Female ski jumpers challenge IOC for breach of human rights
23.02.2007By Kirsten Sparre
Ski jumping and Nordic combined are the last male-only events at the Olympic winter games. Female ski jumpers have been campaigning for years to get included in the Olympic programme and last year the International Ski Federation (FIS) voted in favour of hosting a world championship in 2009 which is a prerequisite for an event to be included in the Olympic Games. FIS also voted 114 to 1 in favour of getting female ski jumping on the Olympic programme.
But the IOC’s Executive Board disappointed the women ski jumpers when it met in November last year to discuss the issue. The board decided not to include the sport in the 2010 games.
”The sport is not mature enough to be ready for 2010,” Giselle Davies, the IOC’s spokeswoman told the Canadia newspaper Vancouver Sun.
The ski jumpers do not buy IOC’s maturity argument and call the IOC’s decision discrimination and points to the long history of ski jumping for women. According to the Vancouver Sun the International Ski Federation has ranked more than 140 female ski jumpers and there are 22 events held on three continents in eight major ski jumping nations including the US, Japan, Norway, Italy, Austria, Germany, Slovenia and Canada.
A case of discrimination?
In Canada, parents to talented female ski jumpers are trying to make use of the fact that the Olympic Games in 2010 will be held in Canada. Jan Willis, the mother of 15 year old ski jump champion Katie Willis, has filed a complaint with the Canadian Human Rights Commission on behalf of her daughter and her teammates.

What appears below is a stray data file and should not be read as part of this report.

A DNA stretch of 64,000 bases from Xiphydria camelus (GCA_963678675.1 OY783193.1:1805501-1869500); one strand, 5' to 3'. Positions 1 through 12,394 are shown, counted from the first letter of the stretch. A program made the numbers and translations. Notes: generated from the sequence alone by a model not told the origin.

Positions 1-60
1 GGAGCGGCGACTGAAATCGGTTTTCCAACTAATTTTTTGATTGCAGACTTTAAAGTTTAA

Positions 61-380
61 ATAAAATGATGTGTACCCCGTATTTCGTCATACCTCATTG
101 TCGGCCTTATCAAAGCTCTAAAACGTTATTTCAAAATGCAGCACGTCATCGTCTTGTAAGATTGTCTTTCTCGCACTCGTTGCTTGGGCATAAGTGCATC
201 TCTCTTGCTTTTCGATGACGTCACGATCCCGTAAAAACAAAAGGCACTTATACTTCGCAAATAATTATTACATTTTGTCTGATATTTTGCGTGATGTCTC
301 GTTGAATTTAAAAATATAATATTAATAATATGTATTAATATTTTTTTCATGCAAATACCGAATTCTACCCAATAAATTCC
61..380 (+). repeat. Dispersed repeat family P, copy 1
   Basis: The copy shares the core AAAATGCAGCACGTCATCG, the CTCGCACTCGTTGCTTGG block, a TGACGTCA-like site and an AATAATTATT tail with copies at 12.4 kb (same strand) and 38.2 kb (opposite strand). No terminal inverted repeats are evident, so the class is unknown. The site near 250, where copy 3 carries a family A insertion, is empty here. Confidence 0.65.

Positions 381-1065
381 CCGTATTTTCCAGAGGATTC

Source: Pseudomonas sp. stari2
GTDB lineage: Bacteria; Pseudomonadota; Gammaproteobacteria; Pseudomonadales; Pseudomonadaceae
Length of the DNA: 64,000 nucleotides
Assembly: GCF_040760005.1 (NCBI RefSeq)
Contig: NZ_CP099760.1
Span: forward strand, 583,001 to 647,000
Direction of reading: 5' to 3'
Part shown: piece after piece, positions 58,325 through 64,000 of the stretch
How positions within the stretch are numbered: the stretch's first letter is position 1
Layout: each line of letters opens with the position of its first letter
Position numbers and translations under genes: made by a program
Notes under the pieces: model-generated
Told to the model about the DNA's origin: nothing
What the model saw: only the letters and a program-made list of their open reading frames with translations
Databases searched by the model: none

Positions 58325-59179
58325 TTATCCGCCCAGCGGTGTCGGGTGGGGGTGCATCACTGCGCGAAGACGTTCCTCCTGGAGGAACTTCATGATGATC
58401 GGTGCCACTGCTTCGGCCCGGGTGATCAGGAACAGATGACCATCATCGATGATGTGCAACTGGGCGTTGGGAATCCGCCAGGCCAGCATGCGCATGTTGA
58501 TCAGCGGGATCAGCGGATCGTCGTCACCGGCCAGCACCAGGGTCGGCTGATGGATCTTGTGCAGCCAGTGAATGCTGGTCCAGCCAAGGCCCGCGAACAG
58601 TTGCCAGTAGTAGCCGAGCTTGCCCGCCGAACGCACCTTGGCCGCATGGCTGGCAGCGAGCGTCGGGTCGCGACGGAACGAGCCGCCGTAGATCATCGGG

Jan Willis argues that Canada must challenge the IOC’s decision simply because taxpayers’ money will be spent on building Olympic venues that not everyone can compete on.
”The bottom line is it is discrimination. They are contributing to these facilities, yet women are not allowed to compete on them. I think that goes against the grain of most people’s values in Canada,” Jan Willis told the Canadian Press when she filed the complaint.
It is unclear what kind of power the Canadian Human Rights Commission could have over the IOC on this issue but part of the reason for filing the complaint is also get the government’s attention and get it to act, Jan Willis’ lawyer explains.
Meanwhile the IOC maintains that it is misleading and unfair to label the decision on ski jumping a gender issue and call it discrimination.
Dick Pound, Canada’s permanent member of the IOC, tells the Vancouver Sun that he hopes the girls do not waste their time in making this a human rights issue:
”That’s silly and all that will do is piss people off. That’s not an issue at all. What happens is if you file one of these actions, it gives everyone who doesn’t want to act an excuse not to.”
He also says that time has run out for the ski jumpers because the Olympic Charter says that no new sports can be added within four years of the event.